Building our Quality Evaluation Framework at Tofu

In this post, I’m sharing how we’re developing our quality evaluation framework for AI-generated outputs at Tofu. As a team, we’re aware consumers are still early in their journey of trusting any LLM-generated output. Any successful generative AI application needs to nail quality evaluation to produce a best-in-class product. A couple reasons why we want to #buildinpublic:

  1. Building Trust is Essential for AI Adoption: Given ChatGPT’s meteoric rise as the fastest-growing application, the demand for generative AI tools is undeniable. However, the excitement fades quickly when users can’t obtain trustworthy, high-quality outputs. Despite ChatGPT boasting the highest retention among AI-first peers, it retains only 56% of its users after one month, compared to the 63% median for traditional incumbents.

Source: Sequoia Capital: Generative AI Act Two

For AI-first companies to reach their full potential, it’s crucial to gain user trust similar to that placed in human assistants. While most AI companies start with automating singular workflows, their biggest opportunities involve automating entire systems. This is only possible if trust is established early on.

For example, at Tofu, our vision begins with AI-assisted content for marketing and evolves toward a fully automated top-of-funnel workflow based on data-driven recommendations.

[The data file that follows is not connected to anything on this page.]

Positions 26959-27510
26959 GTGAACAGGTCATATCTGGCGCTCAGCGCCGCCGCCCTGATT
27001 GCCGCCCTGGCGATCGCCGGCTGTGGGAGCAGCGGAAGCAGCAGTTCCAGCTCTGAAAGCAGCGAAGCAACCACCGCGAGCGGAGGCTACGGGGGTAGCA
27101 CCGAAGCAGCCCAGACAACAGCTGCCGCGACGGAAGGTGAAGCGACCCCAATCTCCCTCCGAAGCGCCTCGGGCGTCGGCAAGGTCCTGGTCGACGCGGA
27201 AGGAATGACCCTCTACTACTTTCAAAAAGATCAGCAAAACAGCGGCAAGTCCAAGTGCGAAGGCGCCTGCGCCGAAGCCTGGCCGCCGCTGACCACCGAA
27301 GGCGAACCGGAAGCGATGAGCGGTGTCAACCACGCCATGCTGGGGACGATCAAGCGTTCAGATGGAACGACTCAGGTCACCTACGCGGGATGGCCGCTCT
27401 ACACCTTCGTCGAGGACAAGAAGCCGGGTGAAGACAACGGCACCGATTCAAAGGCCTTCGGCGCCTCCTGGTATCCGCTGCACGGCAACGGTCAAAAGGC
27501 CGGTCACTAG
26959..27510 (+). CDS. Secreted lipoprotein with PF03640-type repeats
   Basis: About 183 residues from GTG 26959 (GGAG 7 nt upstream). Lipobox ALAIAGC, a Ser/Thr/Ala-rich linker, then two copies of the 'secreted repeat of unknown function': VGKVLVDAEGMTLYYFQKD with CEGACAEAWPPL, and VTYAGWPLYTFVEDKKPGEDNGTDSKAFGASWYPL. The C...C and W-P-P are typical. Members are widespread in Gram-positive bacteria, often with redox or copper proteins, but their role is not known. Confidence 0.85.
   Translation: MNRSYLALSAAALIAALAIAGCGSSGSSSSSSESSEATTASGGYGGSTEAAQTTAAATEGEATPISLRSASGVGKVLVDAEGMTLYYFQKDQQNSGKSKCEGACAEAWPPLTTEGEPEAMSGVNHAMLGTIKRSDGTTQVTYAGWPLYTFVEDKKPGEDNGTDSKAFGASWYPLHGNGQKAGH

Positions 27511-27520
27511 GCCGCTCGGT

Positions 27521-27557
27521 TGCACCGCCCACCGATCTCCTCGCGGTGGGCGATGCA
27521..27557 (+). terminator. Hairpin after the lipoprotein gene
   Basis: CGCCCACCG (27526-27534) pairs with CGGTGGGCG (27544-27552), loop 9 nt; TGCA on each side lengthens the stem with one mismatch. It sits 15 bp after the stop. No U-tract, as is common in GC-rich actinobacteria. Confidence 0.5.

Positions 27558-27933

2. Openness Fosters Accountability and Learning: We’ve been testing quality for months before our launch out of stealth. As we rapidly introduce new features, we’re unwavering in prioritizing quality. Sharing our progress not only holds us accountable but also helps us learn best practices from our broader network.

A Glimpse into Personalization with Tofu

Before delving into our quality evaluation design, here’s a brief on what Tofu does.

We enable B2B marketing teams to generate on-brand, omnichannel personalized content, from emails to eBooks. Customers feed their brand collateral and target segment information into our proprietary Playbook, and Tofu crafts countless variations of tailored content from there.

As a simple example, I’ll walk you through how we personalize a generic Tofu landing page for an account, Heap.io, and a Persona (CMO).

In the Tofu app, we select the components of the original that we want to personalize by account and persona, and generate the output in our Factory.

As you can see, the output adds some personalized detail about the industry Heap is in (digital insights) as well as details relevant to the CMO role.